I pulled the Eagle card this morning. I’ve never pulled this card before. I was anxious to find out its meaning.
If you have pulled this symbol, Eagle is reminding you to take heart and gather your courage for the universe is presenting you with an opportunity to soar above the mundane levels of your life…. On some level, Eagle is telling you to seek higher ground on which to build your nest. The nest is the home of the heart and cannot remain in a swamp….
That sounds pretty promising. It does mention this “opportunity” may come as part of a spiritual test. That’s a little more ominous than I’d like. But I’d like to think that the last few years were the “test”, and the last couple of months have brought me into a new phase. I know that the relationships I’ve made and the confidence I’ve gained have me feeling like I’m in a new place. Maybe I’m out of the proverbial “swamp”… but, then again, maybe I’ve just begun.
I love my cards. They make me think of my life and my adventures in analogies. I know the power of analogies in learning. The psychology of learning depends on a very simple concept which is complex in execution. Our brains learn everything through a sort of web or scaffolding of information. That’s why flow charts and visuals are so powerful in learning. It helps us quickly see how information we already know relates to the new information we are trying to process.
When we are children, our brains are like clean hard drives. As we experience life, hardships and education, we build scaffolding in our brains. That’s why it’s so hard to change behavior when children experience abuse or loss early in life. As they get older, EVERY new relationship and experience is run through that same scaffolding. And the more often they experience abuse or loss, the more scaffolding they build. They have to experience trusting relationships and safe experiences in order to build new constructs. Otherwise, they BELIEVE every new experience will turn out the same way…. in abuse or loss. It’s also why it’s so hard for people to get out of the grip of poverty or addiction or any other type of cycle. Their internal scaffolding keeps them bound.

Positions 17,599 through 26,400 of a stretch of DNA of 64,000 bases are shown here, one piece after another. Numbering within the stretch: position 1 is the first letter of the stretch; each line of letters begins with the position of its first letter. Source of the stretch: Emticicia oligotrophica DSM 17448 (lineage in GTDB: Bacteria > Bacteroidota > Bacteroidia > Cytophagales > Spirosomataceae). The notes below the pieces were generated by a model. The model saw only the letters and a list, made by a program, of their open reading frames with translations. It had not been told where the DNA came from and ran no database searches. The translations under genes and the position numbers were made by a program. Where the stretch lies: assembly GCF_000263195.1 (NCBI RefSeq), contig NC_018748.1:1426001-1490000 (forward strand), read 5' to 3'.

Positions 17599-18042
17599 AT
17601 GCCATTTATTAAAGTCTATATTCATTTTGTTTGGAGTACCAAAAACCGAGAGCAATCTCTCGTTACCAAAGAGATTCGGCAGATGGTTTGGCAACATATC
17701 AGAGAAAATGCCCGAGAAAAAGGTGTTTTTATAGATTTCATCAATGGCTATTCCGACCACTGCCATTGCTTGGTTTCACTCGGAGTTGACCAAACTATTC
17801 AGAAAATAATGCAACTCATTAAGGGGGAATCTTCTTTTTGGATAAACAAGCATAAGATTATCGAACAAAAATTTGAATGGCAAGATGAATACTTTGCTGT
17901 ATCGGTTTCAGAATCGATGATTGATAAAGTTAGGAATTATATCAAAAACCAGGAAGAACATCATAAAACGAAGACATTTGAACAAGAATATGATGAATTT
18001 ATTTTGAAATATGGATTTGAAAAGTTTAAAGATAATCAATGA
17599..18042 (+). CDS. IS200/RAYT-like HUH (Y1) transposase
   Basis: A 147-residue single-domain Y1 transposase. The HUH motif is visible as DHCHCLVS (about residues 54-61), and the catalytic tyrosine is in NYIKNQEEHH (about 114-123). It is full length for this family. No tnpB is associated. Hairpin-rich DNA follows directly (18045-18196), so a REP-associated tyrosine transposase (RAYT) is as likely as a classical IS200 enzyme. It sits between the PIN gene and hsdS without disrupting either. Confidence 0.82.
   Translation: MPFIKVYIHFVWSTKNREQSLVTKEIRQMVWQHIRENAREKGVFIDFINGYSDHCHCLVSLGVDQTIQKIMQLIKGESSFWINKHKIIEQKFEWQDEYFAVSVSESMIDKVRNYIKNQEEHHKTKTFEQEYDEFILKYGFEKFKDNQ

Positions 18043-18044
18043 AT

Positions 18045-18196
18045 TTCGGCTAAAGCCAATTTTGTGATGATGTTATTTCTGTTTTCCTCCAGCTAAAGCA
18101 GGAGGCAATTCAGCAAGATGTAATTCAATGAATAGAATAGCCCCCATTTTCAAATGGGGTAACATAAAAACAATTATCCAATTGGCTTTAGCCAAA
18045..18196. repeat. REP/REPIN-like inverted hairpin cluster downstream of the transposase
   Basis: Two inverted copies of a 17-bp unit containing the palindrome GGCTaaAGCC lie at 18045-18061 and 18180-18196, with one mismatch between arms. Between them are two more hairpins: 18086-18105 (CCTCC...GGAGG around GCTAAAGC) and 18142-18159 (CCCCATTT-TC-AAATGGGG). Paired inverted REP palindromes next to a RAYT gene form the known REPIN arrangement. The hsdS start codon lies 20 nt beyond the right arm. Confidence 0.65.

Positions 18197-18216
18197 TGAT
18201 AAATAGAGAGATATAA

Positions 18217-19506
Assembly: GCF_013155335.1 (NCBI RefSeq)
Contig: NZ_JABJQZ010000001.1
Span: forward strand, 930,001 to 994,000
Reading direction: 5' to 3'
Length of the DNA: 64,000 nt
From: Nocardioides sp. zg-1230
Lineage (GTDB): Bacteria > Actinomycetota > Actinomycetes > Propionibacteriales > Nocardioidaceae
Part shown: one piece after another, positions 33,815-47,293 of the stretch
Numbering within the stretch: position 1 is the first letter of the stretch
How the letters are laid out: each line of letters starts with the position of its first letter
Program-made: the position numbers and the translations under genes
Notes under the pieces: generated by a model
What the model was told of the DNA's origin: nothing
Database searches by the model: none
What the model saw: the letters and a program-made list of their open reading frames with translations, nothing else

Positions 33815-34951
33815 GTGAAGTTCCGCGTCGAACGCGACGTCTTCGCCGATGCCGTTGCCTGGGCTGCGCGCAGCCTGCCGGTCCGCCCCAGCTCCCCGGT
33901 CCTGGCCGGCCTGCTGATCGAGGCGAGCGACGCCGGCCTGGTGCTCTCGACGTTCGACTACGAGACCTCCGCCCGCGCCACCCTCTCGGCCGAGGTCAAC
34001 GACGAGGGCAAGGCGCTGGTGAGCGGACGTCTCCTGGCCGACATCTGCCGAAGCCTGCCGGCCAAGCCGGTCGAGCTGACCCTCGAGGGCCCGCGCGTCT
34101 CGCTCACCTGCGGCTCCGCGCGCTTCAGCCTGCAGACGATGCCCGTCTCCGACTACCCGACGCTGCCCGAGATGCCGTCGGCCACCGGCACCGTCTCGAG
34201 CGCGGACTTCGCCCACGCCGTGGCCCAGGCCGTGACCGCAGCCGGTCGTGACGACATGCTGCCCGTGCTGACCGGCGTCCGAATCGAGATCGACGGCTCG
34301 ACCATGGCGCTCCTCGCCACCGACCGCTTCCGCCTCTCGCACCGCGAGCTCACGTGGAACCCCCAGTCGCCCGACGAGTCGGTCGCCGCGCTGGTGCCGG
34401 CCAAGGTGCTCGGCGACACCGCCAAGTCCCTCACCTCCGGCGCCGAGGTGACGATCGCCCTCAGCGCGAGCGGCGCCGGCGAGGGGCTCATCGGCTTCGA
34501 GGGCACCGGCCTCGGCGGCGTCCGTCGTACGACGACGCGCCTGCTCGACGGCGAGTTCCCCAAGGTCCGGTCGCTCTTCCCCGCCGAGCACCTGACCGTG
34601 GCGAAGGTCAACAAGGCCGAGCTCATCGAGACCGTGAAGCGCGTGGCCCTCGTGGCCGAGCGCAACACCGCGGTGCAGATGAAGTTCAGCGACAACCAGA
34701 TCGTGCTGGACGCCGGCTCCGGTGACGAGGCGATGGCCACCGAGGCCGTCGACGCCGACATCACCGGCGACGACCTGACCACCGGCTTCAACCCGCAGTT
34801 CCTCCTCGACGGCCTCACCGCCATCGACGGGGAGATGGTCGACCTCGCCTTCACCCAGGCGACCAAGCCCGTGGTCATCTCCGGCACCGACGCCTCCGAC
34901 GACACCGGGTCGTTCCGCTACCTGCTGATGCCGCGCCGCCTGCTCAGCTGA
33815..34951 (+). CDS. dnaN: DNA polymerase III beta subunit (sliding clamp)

I, of course, have my own scaffolding that limits me. We all do. It’s part of the human experience. I have limiting scaffolding in the area of relationships. I’ve had two failed marriages. My brains says “yeah, I know how this movie ends.” I know it’s not necessarily so, but I haven’t had the opportunity to build scaffolding that says it could end up in a positive experience. I also have scaffolding that limits me as a woman professionally, as a enabler of change in my own life and in what I can afford financially. I was raised in a middle-class household with a tight budget, and, no matter how much money I earn, that scaffolding stays in place unless I let myself have the freedom to experience money in a different way.
So, analogies – and stories – are very powerful to build scaffolding that presents new ways of looking at things. That’s why I love my Medicine Cards and Native American spirituality in general. They used the animals and nature as their scaffolding on how to live life. And there’s a lot of wisdom in that. The natural order of things in nature is also very much the natural order of things in the world. And my biggest lesson – always my strongest challenge – is to trust that I am supported beyond what I naturally sense as a human.
That is Eagle’s message to me this morning. What I hear is that there is a path for me, and I need to trust that I am on it. No matter what I see or feel, I am supported by the Great Spirit. In addition, challenges are just tests for growth, so everything is good. In fact, pain can often be better even though I can’t see that at the time. It is in those times of great pain when I have grown most. In hindsight, I am always amazed at the amount of distance I have traveled personally – and the new scaffolding that I have built.
I’ve also learned that the most solid scaffolding in the brain is built when the event is emotionally charged. Divorce, abuse, addiction and trauma are powerful emotionally, and counseling and healing are important afterwards to put them into perspective. Emotion fuses impressions and memories into our psyche. If we don’t process the events, we may build scaffolding in our brains that will keep leading us down the same path over and over again. Our brains may be powerful engines with infinite capabilities, but they are limited by our programming.
So, I’m noodling Eagle this morning. I imagine flying over the clouds with an amazing view of the world below me. “Legalize freedom,” the reading said. What would it mean for me to legalize freedom? What kind of movement and direction could that mean? What would I want it to mean? What kind of freedom do I desire, and what kind of structures do I have in place inside me that have prevented me from going there? Last fall in a meditation, Macaw came to me and said, “You feel like you are heavy like an elephant, but,” he added, “you can fly.” And he flew away with thousands of other magnificent birds just like him. I can fly. Hmmmmm …. interesting analogy.